HIV Cure? Lung Cancer Drugs 'Shock and Kill' HIV in French Patient

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In Chengdu,, China, an event organized by the local government to promote HIV/AIDS knowledge among migrant workers, on December 1, 2005. China Photos/Getty Images

Updated | For the 37 million people living with HIV, a cure could be life-changing. However, the virus's biology makes finding a real cure exceedingly difficult. Copies of HIV's genetic code can hide themselves in cells where current therapies can't reach them. But one specific drug, already hailed as a class of potentially breakthrough drugs for cancer, might be able to flush those copies of the virus out—and some people with HIV have already begun to see results. 

A 51-year-old man with both HIV and lung cancer, whose HIV levels were undetectable before he began treatment, received a drug called nivolumab after the first attempt to treat his cancer didn't work.

Though the number of copies of the HIV virus found in his blood rose while he was receiving the drug, scientists believed the treatment may have helped expose the viruses' hiding places, making them vulnerable to conventional immune system attacks. At the end of the treatment, the number of copies of the virus found in his blood had fallen again. His doctors published the details of his treatment in Annals of Oncology on Thursday.

Nivolumab, also called Opdivo, is a type of drug called a checkpoint inhibitor. Checkpoint inhibitors essentially unmask some very tricky tumors that have proteins on their surface, telling the immune system not to attack them. But checkpoint inhibitors also can prevent the message from being received by the immune cells or from being sent in the first place by the tumor cells. Either way, the result is the same: The immune system can recognize cancer cells for the interlopers they are.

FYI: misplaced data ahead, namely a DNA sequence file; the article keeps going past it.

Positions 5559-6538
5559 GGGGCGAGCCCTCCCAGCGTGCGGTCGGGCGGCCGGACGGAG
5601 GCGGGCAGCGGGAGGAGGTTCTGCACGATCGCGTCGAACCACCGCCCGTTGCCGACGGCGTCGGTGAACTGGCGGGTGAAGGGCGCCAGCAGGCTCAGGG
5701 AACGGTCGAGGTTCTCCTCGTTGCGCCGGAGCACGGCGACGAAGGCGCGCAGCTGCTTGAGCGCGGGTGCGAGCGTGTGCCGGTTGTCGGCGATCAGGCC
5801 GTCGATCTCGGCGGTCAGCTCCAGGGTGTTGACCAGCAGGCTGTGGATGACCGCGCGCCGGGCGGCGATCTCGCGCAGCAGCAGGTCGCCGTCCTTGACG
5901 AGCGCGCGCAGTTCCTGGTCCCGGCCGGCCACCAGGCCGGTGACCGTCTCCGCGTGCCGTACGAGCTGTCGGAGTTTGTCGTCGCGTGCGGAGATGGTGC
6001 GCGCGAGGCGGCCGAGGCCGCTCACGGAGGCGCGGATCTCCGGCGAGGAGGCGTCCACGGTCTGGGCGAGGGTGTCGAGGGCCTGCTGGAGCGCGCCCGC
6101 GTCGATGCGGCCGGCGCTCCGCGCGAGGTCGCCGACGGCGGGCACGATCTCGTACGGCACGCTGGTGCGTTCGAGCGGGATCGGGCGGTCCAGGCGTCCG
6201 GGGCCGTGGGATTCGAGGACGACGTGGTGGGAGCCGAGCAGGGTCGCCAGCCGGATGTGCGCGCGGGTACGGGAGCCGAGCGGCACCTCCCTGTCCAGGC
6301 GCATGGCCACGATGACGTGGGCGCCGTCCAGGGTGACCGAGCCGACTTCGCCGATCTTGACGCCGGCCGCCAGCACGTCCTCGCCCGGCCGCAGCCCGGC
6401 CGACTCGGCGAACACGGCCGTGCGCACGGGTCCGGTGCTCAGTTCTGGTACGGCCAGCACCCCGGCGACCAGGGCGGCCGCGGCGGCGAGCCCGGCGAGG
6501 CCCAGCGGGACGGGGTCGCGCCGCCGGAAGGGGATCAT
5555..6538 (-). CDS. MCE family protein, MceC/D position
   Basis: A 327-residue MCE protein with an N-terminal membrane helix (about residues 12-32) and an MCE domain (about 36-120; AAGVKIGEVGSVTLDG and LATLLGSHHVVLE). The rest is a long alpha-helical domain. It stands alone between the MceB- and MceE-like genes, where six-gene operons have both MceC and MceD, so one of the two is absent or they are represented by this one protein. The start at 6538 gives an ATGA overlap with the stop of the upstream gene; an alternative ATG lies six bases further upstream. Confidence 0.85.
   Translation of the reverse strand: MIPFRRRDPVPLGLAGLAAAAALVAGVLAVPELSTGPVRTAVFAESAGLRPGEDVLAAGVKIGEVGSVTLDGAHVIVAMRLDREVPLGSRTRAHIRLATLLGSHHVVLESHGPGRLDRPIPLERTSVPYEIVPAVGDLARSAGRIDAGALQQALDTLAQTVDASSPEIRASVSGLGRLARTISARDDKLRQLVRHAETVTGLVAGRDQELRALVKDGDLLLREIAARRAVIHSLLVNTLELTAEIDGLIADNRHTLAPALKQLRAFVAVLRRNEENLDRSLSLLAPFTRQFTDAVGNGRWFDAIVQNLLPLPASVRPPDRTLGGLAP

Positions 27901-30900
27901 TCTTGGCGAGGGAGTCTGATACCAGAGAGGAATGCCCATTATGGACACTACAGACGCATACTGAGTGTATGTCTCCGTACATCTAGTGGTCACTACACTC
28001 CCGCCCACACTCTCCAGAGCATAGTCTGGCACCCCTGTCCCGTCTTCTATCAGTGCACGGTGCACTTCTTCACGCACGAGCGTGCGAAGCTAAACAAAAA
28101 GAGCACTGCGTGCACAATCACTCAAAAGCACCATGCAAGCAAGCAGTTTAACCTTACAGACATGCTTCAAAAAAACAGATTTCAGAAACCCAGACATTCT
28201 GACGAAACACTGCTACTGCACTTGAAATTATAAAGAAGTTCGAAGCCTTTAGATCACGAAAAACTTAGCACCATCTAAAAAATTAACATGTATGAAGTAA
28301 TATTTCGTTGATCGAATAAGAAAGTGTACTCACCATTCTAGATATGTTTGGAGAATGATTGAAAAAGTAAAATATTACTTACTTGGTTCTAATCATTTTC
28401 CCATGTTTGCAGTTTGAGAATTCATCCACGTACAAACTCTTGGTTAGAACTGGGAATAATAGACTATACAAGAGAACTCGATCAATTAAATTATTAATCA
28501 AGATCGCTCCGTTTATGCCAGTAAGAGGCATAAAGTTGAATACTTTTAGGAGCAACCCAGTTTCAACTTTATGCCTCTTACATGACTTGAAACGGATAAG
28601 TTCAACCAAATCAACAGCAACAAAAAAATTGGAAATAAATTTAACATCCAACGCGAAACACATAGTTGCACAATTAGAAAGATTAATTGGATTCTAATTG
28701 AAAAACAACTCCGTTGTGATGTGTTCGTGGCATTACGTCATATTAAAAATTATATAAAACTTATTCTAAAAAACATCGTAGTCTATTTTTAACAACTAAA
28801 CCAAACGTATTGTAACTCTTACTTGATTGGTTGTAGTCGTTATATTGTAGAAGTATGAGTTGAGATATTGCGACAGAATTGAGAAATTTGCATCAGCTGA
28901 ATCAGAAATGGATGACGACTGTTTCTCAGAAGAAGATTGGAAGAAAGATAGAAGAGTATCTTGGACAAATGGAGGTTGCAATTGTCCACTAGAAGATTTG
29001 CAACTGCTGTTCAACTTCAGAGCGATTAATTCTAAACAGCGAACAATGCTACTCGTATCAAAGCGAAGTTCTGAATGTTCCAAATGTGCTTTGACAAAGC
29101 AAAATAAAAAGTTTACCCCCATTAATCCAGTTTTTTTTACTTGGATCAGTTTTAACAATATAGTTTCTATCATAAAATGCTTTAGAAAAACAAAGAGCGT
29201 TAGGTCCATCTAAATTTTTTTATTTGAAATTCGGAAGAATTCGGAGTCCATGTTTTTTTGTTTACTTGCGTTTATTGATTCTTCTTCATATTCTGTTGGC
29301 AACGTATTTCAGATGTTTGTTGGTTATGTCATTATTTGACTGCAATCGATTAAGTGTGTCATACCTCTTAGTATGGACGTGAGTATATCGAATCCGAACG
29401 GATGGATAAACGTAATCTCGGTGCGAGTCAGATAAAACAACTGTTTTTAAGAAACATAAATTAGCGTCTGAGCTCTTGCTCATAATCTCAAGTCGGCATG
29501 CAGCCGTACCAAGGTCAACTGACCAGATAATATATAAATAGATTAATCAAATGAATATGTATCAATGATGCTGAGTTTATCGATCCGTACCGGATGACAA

The immune cells that checkpoint inhibitors influence are the same ones where HIV can hide: CD4+ cells. The researchers thought the drug may have worked through what they called "shock-and-kill" mechanisms. The drugs may have spurred the HIV within the immune cells to come to life and replicate, allowing other immune cells to identify and kill the infected ones.

Despite all that promise, it's just one case, experts emphasized to Bloomberg reporters. According to the BBC, only about 50 people with both HIV and cancer had been given immunotherapy, and not everyone treated with checkpoint inhibitors saw the same effect.

"It’s difficult to speculate at this stage why the second patient did not show the same response," Dr. Andrew Freedman, an infectious disease specialist at Cardiff University, told Reuters. "Differences in the size of the latent reservoir or genetic differences between individuals, affecting their ability to mount immune responses to HIV, might be important factors."

The fact that all of those patients with HIV also had cancer had to play into any consideration of using those drugs with the intention to treat HIV in the future. Immunotherapy drugs like checkpoint inhibitors are no joke: Because they work by turning the immune system against a person’s own body, they have serious side effects and can cause problems in major organs, according to the American Cancer Society. Some people have even died as a result.

Other, larger, clinical trials with those drugs in HIV-infected people are ongoing. One such study being conducted by the National Cancer Institute is expected to wrap up in 2020.

Correction: A previous version of this article misstated the results of a different study testing immunotherapy drugs on patients with terminal skin cancer.